What happens next is that this view of justification by faith alone is appropriated as the interpretative key that unlocks the mysteries of Holy Scripture. An anchor that is too heavy for its boat will drag the boat under water and the boat disappears from sight. When the popular but mistaken belief in justification by faith alone is taken as the key to Scripture it is given too much weight and it will have an analogous effect upon the text that an ill-fitted anchor would have upon a boat: it drags the text down and it becomes invisible. If one forces a text to say what one want it to say, the text might as well be invisible. But if one cuts loose of the anchor – if one reverses the procedure, setting Luther’s context aside and setting the American Evangelical context aside – if one reverses that procedure and permits Paul’s texts to speak from within their own context, in Israel’s context, in Jesus’ context, in Paul’s unconverted and converted context, what one discovers will sound like a disconnect and probably even dangerous to folk committed to justification by faith alone. One discovers in Romans 9-11 a radical reinterpretation of election, an embarrassing as well as a potentially offensive reappraisal of Israel; one will discover that what Paul had in mind when he wrote about God’s righteousness and justification is not what Luther thought at all. Paul did not recommend Abraham as a mere example of faith for us to follow, but more profoundly the future of the world and our salvation is in the man Abraham. One will also confront the strange notion that Jesus’ life’s work was to completed, reinvigorated, and bring to final fruition the covenant God made with Abraham – Jesus is Abraham’s Elect Seed and his election, which is what election is all about, was perfected on the bloody cross of Calvary. Instead of a neat legal transaction, I discover the peculiarity that my justification means being “in Abraham” and being “in Christ,” which is my “participation” in Abraham through my “participation” in Jesus the Messiah. We gentiles are branches broken from a wild olive tree and yet grafted into the Olive Tree of Israel which enables us to feed upon the richness and fat of Abraham – and that mighty grace is accomplished by being grafted into the Elect Seed Jesus Christ through holy baptism. It all turns out to be strangely and for some folk uncomfortably ecclesiastical – but that is exactly where the texts lead us – to the Church, the Ark of Safety, our shelter from the storm.
A second narrative comes from a “post-holocaust” theology and attitude that has arisen since the end of World War II when the horrors of Nazism were finally revealed to the world. There has been an understandable and appropriate sensitivity toward the way we talk about Israel and how Christians ought to relate to Jewish people and in particular the State of Israel. But this mentality has also influenced the way some theologians and scholars have read the Bible and especially the New Testament and it has produced some pretzel-like contortions in interpreting St. Paul’s epistles that have frequently led to error. For example many of these well-meaning folk now believe and teach that God has two covenants, the covenant with Jesus that is for the Gentile and the covenant with Abraham that is for Jews and they tend to be opposed to Jews becoming Christians. Many of these folk have taught that in the past the Church has seen herself as replacing Israel in such a manner that Christ has superseded Abraham and the promises. Those who are influenced by this new awareness will appreciate the attention we pay to Judaism, but they will not be very happy with what St. Paul has to say in Romans and Galatians which is not that the Church has replaced Israel, but rather the Church is the Israel of God, his chosen people, his royal priesthood by virtue of the faith of Jesus Christ. St. Paul is abundantly clear that there is only one covenant and that is the one God made with Abraham and fulfilled in Jesus and his Church.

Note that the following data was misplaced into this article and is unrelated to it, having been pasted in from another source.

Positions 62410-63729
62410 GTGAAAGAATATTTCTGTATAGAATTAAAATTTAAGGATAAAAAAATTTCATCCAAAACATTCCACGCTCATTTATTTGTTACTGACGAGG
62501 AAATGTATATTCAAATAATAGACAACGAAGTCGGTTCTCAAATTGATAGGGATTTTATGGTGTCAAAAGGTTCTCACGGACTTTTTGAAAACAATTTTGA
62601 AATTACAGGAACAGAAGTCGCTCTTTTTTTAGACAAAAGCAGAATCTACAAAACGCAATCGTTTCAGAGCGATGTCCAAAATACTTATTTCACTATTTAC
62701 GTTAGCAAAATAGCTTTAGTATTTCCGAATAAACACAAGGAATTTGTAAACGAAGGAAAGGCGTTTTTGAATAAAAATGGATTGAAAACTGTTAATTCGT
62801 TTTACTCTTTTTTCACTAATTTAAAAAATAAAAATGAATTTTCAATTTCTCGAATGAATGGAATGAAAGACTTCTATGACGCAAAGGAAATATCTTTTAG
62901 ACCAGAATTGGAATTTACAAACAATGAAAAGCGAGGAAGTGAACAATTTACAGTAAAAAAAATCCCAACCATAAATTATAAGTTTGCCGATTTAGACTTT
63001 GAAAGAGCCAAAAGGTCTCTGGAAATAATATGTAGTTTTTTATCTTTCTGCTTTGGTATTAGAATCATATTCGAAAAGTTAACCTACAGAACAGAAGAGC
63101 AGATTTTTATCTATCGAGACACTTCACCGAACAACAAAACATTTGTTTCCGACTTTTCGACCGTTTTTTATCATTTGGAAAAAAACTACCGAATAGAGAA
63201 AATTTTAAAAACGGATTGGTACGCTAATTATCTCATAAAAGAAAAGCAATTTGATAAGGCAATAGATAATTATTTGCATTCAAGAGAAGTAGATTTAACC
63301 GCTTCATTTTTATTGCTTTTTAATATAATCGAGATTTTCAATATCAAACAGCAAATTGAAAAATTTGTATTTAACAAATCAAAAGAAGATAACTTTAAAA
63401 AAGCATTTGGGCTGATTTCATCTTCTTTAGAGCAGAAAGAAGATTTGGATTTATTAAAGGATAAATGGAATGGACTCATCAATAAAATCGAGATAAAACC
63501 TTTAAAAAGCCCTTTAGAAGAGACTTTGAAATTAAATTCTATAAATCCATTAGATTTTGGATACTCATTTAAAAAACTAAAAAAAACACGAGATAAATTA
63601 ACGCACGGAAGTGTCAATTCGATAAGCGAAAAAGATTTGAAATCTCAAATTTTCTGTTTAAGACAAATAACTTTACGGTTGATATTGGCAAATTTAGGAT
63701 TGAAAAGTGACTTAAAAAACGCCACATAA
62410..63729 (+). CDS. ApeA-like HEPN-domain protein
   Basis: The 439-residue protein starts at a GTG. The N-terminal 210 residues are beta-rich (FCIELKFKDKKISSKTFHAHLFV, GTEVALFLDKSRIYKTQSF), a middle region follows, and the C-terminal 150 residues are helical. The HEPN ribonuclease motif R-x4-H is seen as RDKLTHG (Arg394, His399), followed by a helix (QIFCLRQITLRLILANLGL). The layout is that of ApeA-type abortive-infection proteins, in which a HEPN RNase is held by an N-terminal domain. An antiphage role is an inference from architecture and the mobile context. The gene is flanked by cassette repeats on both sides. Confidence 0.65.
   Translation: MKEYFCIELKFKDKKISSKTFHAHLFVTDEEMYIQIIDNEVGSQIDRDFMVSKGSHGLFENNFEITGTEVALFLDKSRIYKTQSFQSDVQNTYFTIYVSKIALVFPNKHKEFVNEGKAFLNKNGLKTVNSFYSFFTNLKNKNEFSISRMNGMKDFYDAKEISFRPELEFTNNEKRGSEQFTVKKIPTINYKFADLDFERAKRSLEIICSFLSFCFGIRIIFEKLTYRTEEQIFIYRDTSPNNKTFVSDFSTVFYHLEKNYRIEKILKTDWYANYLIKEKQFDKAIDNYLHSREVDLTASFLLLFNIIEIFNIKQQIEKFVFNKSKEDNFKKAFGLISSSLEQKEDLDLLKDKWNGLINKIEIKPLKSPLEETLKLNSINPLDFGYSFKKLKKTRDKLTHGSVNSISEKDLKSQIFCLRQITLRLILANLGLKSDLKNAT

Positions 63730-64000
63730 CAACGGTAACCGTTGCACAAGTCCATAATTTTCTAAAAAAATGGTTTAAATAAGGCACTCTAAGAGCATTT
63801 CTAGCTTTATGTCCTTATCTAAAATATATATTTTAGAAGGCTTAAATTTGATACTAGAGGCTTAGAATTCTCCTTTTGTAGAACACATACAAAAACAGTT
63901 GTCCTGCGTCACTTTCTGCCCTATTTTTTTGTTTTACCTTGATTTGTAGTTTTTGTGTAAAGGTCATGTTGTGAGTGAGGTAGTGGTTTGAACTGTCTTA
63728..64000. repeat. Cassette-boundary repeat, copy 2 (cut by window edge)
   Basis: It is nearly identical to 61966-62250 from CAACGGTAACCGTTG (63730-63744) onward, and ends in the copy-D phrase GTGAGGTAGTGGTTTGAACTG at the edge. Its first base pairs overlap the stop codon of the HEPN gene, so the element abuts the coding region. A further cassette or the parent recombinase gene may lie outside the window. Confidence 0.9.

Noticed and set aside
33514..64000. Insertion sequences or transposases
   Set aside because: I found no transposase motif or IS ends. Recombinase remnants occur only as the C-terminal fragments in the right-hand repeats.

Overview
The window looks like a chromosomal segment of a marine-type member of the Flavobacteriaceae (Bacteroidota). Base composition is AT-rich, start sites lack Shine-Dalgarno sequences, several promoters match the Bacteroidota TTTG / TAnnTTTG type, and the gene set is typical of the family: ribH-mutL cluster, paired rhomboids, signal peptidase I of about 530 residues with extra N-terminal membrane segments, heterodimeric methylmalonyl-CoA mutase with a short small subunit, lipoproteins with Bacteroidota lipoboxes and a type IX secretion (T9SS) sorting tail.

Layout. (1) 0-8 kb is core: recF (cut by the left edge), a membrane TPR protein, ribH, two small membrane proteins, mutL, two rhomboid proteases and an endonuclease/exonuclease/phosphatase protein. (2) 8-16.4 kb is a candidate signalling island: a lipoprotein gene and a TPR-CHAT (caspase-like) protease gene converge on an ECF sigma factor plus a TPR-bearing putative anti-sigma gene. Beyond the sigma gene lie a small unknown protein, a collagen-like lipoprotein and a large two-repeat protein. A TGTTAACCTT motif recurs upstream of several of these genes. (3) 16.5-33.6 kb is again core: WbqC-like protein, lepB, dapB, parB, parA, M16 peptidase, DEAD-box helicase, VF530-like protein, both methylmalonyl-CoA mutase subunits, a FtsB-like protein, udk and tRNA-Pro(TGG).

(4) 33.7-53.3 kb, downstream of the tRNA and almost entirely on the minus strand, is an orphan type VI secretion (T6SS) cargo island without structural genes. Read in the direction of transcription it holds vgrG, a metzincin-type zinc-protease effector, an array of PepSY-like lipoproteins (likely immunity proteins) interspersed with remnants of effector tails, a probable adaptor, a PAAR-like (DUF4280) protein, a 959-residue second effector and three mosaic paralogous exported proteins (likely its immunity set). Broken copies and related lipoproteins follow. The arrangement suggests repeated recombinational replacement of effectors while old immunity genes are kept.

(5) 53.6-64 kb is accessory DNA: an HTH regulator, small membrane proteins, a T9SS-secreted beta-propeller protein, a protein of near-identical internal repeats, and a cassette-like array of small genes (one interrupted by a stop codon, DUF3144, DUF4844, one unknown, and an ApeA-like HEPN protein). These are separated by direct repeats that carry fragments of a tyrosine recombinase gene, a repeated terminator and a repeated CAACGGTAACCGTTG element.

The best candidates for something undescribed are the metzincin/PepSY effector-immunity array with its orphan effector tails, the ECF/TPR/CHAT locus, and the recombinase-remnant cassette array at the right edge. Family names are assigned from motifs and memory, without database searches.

A third narrative today is grounded in the great influence of dispensationalism, which has had a remarkable impact upon the popular culture and politics of our nation. Dispensationalism started in the little group called the Plymouth Brethren and a preacher named John Darby and later on a man named Cyrus Schofield popularized it through the well-known Schofield Reference Bible that is full of notes on important passages of scripture that they thought supported their teaching. Some of the most esteemed and influential television preachers yesterday and today are dispensationalists who think that many of the promise made to Israel in the Old Testament were not fulfilled in the days of our Lord and those promises are yet to be fulfilled and so they are always looking for signs of our Lord’s second coming. They frequently try to interpret world events that touch upon the State of Israel and the Middle East as biblical prophecy being fulfilled right before our eyes on cable news.
The establishment of the State of Israel in 1948, which dispensationalists interpret as the return of the exiled Jew to the Promised Land, the Six Days War, the rebuilding of the Temple and especially our nation’s support of Israel as a test of our national rightness with God – they take as signs of the “End-Times.” And they teach that Paul prophesied much of that in that Romans 9-11 and what is not covered there is covered in some of his other epistles and in the Revelation of St. John the Divine. An American politician who lived on a kibbutz in Israel gave an interview to an influential magazine a few years back and by way of background the reporter wrote that Israel is, “a state whose creation many American evangelicals believe is prophesized in the Bible.” The journalist went on to report that St. Paul had said that very thing in his epistle to the Romans. But Paul wrote absolutely nothing of the sort and in particular in Romans 9-11 there is nothing about the Promised Land. And there is not a word about reclaiming the land, rebuilding the Temple, nor is there a hint that the nation that lends political support to the State of Israel will be showered with God’s blessings. Of course one of the dangers in pointing out the problems with the post-holocaust theology and dispensationalism is that one might be taken to be anti-Jewish. And the only way to counter such accusations is to stay in the texts because there is absolutely nothing anti-Jewish about Jesus the Messiah or St. Paul.
God pledged his troth to Abraham with the intent that all the families of the earth may know and love God through Abraham’s family. According to Paul anyone in the world may have and hold, may love and cherish God and his promises when they come to know Jesus, the Messiah of Israel of God and are baptized – from that day forward and forever.
“That if thou shalt confess with thy mouth the Lord Jesus, and shalt believe in thine heart that God hath raised him from the dead, thou shalt be saved.”